Well, we can accept that, or the peace of the slave, or the peace of the dead. Take your pick.

Funny, I'd imagine a lot of the 'Jihadis' feel similar. The difference is that our military is fighting to give the Iraqis a chance to live in freedom and be part of the 21st century, and Jihadis want to shackle them into a medieval tyranny.

And it is no more complex than that. Nuance is for the hapless intellectual, looking for a clever excuse to keep his 'hands clean', and sustain his make-believe world, where 'history has ended', just one more day.

It's late, and the way has grown dark.

Posted by: Don Brouhaha at March 26, 2007 11:02 PM

Two Wolves: A Cherokee Legend

An old Cherokee is teaching his grandson about life. "A fight is going on inside me," he said to the boy.

"It is a terrible fight and it is between two wolves. One is evil - he is anger, envy, sorrow, regret, greed, arrogance, self-pity, guilt, resentment, inferiority, lies, false pride, superiority, and ego." He continued, "The other is good - he is joy, peace, love, hope, serenity, humility, kindness, benevolence, empathy, generosity, truth, compassion, and faith. The same fight is going on inside you - and inside every other person, too."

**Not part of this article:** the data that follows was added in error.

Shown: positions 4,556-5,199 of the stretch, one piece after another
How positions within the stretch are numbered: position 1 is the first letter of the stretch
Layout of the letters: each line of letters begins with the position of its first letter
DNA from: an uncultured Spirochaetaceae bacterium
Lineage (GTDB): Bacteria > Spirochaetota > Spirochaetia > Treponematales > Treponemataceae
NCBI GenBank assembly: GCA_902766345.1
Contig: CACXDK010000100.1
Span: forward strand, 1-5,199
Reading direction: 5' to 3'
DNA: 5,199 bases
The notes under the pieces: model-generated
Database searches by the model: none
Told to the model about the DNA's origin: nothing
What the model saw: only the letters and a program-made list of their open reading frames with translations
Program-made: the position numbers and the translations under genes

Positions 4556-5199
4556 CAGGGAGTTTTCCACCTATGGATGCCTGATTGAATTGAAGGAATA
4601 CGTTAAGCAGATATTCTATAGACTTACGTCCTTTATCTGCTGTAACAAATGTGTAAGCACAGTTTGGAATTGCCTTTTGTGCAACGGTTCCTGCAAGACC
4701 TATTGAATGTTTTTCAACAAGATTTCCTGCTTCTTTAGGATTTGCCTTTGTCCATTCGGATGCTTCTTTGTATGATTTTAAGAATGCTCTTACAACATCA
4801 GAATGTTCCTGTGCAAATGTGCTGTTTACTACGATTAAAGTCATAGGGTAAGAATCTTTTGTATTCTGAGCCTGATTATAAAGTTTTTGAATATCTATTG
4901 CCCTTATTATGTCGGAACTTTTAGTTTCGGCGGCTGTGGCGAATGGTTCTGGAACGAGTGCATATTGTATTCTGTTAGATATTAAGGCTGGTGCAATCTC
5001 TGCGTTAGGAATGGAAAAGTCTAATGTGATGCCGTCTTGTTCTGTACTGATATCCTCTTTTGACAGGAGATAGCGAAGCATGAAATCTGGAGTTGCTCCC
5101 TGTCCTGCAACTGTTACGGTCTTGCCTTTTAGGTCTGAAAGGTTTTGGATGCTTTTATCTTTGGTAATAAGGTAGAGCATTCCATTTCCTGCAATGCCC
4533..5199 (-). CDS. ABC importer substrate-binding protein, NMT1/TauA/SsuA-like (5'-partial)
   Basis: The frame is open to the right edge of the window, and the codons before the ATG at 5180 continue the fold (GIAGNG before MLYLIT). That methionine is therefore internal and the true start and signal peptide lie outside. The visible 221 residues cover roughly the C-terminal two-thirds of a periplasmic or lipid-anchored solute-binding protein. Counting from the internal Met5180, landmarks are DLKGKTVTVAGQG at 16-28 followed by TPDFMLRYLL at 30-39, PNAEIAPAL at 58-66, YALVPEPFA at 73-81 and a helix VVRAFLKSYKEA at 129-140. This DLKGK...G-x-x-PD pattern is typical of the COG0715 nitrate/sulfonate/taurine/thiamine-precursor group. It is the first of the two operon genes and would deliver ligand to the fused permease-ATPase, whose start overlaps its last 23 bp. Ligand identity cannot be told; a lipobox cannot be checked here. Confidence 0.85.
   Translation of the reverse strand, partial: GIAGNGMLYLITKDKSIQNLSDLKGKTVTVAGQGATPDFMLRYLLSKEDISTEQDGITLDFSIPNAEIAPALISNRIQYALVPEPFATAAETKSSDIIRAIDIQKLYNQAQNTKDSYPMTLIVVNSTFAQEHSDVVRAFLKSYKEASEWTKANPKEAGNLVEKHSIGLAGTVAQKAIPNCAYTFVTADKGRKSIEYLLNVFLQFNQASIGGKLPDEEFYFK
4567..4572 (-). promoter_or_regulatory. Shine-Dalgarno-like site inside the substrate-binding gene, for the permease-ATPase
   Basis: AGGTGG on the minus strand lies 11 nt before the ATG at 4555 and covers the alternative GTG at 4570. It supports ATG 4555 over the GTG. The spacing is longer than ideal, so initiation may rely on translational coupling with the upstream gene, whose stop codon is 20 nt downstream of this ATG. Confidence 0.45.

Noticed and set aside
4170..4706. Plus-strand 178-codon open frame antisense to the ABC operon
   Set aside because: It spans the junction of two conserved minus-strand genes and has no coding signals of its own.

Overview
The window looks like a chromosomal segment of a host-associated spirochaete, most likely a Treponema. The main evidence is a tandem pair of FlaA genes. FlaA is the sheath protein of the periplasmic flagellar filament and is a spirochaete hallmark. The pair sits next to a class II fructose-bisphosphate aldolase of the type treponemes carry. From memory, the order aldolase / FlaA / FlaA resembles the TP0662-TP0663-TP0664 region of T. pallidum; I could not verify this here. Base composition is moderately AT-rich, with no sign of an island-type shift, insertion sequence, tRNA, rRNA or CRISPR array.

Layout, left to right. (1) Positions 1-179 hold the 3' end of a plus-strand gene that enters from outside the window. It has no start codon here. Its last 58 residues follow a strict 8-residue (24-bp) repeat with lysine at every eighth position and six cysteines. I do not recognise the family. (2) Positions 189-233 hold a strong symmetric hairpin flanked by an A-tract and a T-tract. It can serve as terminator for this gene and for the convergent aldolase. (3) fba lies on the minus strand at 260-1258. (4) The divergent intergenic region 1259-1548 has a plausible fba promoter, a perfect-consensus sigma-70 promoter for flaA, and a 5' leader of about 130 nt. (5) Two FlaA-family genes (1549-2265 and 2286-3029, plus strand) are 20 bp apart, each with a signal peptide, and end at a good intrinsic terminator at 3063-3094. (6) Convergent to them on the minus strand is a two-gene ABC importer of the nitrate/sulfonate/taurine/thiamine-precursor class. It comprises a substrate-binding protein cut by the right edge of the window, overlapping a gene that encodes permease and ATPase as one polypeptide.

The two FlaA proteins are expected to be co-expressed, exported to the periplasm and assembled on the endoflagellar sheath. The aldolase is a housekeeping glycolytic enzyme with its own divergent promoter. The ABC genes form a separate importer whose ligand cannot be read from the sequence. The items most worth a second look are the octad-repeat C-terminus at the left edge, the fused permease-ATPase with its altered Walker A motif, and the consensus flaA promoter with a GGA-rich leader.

The grandson thought about it for a minute and then asked his grandfather, "Which wolf will win?"

The old Cherokee simply replied, "The one you feed."

Posted by: camojack (¼ Cherokee) at March 27, 2007 12:46 AM

I'm glad you put that clarification in, Fbl. I originally had a bit more of your post excerpted but it just didn't scan well. This was one of my rare posts that got rewritten. Usually I just throw things up there without really reviewing them at all - I rarely have time for editing, though I know my writing could really use it. This one was half written yesterday, then I sort of hit a fork where I wasn't sure which direction I wanted to take it in, which almost never happens with me. So I decided to sleep on it. Usually when that happens I end up not posting it at all.